Sunday, October 14, 2007

We can agree on who is or is not human (right!)

Sometimes, I wonder if proponents of legalized abortion really think through their arguments.

Take this op-ed for instance.

It's another article that says: we shouldn't acknowledge unborn victims of crime, otherwise will lose their sacrosanct "right" to abortion.

Once upon a time, proponents of slavery made similar claims: do not acknowledge the rights of black people, otherwise white people will be unable to live their lives as they see fit.

The debate was never about the black person. He was seen as irrelevant.

Just as today the debate is not about the unborn child. He is seen as irrelevant, too, either though, intellectually speaking, he's at the crux of the debate.

In a pluralistic society like ours, citizens can reasonably disagree about when an embryo or fetus takes on the moral status of a person.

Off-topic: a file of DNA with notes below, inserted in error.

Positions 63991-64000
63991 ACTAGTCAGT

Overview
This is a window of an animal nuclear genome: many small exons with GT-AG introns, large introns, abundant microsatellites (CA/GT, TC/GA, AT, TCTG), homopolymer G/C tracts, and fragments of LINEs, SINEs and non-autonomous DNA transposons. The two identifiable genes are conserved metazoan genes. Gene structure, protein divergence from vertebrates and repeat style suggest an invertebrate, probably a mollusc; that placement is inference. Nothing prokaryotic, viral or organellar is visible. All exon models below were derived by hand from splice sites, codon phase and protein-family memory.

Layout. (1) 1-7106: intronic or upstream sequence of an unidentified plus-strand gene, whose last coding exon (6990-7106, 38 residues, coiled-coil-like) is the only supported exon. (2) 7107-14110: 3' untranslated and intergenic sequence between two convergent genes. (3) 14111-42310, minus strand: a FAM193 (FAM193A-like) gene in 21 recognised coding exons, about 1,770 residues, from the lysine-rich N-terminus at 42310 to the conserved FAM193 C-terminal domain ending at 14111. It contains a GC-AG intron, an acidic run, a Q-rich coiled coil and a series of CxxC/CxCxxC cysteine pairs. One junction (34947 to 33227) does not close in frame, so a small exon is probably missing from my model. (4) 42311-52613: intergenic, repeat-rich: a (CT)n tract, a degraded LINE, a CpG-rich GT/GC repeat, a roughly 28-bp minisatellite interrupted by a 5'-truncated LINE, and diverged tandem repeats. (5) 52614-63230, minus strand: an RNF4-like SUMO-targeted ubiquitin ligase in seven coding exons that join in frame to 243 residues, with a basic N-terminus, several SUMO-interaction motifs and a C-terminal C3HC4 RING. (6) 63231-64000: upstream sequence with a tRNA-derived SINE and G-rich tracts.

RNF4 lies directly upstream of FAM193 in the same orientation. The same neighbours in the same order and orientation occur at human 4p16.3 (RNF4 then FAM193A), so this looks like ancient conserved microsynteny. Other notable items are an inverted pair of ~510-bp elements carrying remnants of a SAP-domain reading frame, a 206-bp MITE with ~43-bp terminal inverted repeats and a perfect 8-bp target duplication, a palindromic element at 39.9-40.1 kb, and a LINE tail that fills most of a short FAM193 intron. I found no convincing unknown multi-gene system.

Let's rephrase that. In a pluralistic society, we are free to believe and disagree on who is an equal, and who is not.

Um, we can BELIEVE IT, but legally, we have no right to disagree on who is a legal and who isn't.

That's what the debate about fetal rights is about. You cannot disagree on who is an equal, as far as human beings are concerned.

We think it is morally wrong for a woman to take recreational drugs that can harm her fetus.

And it is also wrong to smoke in the presence of a baby. But we don't take babies away from smokers, right?

But if we align the law with this moral intuition, we may have to accept punishing a woman for harming her unborn baby through smoking or undereating or taking a reckless and dangerous hike. This is narrow end of the wedge that ends in the outlawing of abortion.

But if we align the law with our moral intuition, it might mean black people may some day attain to positions of authority over us and make us live in ways we don't want to.

It's never about those who are oppressed. It's always about the oppressor.

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